In 2017, I would think I’d be more accepting of technology in the hiring process. I have readily welcomed technology into other parts of my life, I have a car that reads my text messages, I have a watch that tracks how many steps I take, and I have a wiretap that sits out in the open in my living room. But as an embracer of technology I still feel uneasy about the idea of a computer or a robot making hiring decisions. And I’m not alone.
The majority of respondents (56%) said technology has already made the interview process too impersonal, with more than half reporting that commonly used video technologies like Skype interfere with a hiring manager’s ability to accurately evaluate a candidate’s soft skills. And as video becomes more mainstream and technologies like virtual reality (VR) and artificial intelligence (AI) make their way into the interview process, job seekers are even more anxious about advanced technologies’ role in determining if they get hired.
Despite not wanting computers to judge their qualifications or make hiring decisions, many job seekers see the benefits of incorporating such technologies into the hiring process, with 73% reporting that technology has actually improved the recruiting process. Of those who see the benefits, 70% believe answering questions from a lifelike robot could help them prepare for an interview, and 58% said the greatest benefit of VR simulations is that they can offer a firsthand glimpse into the job to make sure it aligns with the candidate’s desired role. Still, most job seekers believe human evaluation is critical in hiring, with 73% saying in-person interviews will not become obsolete.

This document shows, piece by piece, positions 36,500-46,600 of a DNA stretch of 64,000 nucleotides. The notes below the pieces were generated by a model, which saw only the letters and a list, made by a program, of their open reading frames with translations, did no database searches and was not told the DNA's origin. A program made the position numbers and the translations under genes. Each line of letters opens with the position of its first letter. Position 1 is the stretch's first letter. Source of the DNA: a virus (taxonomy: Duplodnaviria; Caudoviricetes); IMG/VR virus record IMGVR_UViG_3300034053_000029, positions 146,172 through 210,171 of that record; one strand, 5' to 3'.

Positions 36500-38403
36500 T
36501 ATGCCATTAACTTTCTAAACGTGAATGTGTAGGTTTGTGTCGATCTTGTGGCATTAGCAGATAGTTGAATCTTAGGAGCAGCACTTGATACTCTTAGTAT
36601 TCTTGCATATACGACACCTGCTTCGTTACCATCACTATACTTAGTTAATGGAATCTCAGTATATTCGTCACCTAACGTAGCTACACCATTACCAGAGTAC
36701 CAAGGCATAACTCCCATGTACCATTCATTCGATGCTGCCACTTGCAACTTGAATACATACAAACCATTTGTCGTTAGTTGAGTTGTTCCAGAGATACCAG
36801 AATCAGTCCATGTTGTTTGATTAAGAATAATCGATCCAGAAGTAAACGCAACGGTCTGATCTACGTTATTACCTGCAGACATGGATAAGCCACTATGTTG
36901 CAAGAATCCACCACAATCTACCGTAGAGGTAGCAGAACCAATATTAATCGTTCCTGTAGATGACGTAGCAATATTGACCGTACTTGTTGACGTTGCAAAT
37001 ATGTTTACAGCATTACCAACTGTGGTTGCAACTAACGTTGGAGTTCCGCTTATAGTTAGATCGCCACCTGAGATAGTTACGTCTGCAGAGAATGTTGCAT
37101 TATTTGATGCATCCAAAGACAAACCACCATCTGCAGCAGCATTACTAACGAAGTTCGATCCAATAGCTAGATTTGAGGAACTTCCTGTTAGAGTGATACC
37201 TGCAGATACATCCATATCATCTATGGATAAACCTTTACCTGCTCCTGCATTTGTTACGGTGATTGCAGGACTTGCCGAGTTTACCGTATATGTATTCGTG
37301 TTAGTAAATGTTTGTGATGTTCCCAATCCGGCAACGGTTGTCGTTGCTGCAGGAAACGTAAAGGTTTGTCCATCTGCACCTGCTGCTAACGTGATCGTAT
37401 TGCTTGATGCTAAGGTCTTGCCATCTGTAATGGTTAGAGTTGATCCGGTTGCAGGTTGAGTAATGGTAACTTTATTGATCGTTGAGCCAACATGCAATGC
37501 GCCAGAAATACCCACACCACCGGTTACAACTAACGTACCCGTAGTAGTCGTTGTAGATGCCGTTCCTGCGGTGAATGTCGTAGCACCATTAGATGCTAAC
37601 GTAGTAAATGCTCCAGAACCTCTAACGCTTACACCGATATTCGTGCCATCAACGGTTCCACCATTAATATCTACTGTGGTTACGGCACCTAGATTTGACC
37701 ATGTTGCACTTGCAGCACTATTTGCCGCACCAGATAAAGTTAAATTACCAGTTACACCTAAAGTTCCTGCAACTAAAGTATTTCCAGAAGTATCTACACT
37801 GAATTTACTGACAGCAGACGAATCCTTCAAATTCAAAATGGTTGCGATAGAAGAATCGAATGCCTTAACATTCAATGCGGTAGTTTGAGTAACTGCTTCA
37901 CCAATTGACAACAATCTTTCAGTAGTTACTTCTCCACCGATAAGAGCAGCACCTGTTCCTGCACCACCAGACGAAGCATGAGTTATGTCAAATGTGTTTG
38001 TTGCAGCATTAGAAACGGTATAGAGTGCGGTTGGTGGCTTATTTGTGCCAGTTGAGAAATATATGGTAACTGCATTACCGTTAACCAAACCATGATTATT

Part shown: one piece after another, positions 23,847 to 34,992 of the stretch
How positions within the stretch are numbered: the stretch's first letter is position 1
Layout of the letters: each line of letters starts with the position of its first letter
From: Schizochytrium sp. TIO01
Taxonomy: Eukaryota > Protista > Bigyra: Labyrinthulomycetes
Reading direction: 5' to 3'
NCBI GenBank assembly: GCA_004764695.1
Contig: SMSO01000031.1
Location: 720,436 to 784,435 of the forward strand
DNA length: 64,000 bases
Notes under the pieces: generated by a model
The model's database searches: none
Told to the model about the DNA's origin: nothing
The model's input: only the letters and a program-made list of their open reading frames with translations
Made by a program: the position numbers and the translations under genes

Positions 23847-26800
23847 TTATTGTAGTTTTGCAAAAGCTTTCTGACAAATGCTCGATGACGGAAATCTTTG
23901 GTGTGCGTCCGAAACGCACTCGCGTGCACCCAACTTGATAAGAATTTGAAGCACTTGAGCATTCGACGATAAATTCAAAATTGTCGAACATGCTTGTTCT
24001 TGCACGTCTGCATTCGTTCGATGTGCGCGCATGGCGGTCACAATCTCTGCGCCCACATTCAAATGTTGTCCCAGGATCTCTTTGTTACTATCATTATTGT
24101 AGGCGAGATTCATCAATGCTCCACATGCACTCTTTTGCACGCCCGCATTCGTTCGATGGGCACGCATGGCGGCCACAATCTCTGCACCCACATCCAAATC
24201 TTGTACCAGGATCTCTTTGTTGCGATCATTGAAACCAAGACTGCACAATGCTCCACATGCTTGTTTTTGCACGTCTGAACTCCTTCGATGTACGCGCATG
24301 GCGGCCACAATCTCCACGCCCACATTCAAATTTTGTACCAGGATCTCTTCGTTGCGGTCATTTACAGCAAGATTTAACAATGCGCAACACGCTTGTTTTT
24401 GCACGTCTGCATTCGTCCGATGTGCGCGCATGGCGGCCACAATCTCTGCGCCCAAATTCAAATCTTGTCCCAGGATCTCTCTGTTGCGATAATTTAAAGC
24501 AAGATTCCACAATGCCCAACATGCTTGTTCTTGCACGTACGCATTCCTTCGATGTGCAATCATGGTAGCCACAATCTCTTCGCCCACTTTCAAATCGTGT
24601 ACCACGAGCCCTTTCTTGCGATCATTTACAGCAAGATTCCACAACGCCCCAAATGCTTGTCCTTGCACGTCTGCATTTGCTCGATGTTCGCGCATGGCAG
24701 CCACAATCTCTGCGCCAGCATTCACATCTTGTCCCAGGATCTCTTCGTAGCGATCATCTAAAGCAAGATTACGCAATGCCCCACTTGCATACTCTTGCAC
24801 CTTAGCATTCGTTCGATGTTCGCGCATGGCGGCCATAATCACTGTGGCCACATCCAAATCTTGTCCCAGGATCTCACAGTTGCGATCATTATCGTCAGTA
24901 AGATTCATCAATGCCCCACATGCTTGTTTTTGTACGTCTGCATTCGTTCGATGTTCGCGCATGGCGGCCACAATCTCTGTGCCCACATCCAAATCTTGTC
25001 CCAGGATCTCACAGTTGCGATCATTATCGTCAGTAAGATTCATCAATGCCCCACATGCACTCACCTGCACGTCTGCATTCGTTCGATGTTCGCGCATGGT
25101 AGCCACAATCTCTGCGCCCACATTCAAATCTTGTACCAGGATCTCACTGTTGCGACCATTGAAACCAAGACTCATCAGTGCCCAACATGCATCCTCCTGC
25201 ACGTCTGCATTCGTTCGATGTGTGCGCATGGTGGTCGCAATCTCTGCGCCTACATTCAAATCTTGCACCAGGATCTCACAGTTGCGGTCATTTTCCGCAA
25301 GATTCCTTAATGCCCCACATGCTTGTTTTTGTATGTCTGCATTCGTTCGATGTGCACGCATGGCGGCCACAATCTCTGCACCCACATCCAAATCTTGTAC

“Job seekers are scared by the specter of a computer interviewing them or making the hiring decision. And probably with good reason, as technology often contributes to a less personal experience. At the same time, people have come to embrace technology in many areas of job search, with most people searching for jobs almost entirely online, relying on computers to match them with appropriate jobs,” said Joe Weinlick, senior vice president at Beyond. “While it’s likely that one day most job seekers will embrace a greater role for technology in the interview process, today companies that are eager to employ interviewing technology would be wise to include an option for some old-fashioned personal interaction if they want to attract all candidates.”
Additional findings from the survey show:
- VR simulators will deter Baby Boomers most – Of those who think VR simulations could deter applicants from applying to a job, 75% said Baby Boomers are most likely to be deterred.
- VR has legs in other areas of hiring and recruitment – More than 80% said VR simulations should be used in educational/training sessions, 71% said they should be used in virtual office tours and 69% said they should be used in virtual job descriptions.
- Technology is the best field for VR simulations – When it comes to including VR simulations in the hiring process, 66% said technology is the best field to utilize this tool followed by manufacturing (54%).
- Candidates with higher salaries are more likely to have interviewed for a job via video technologies like Skype – Respondents who earn $80,000 to $100,000 a year (43%) and those who earn more than $100,000 (48%) have interviewed for jobs via video.
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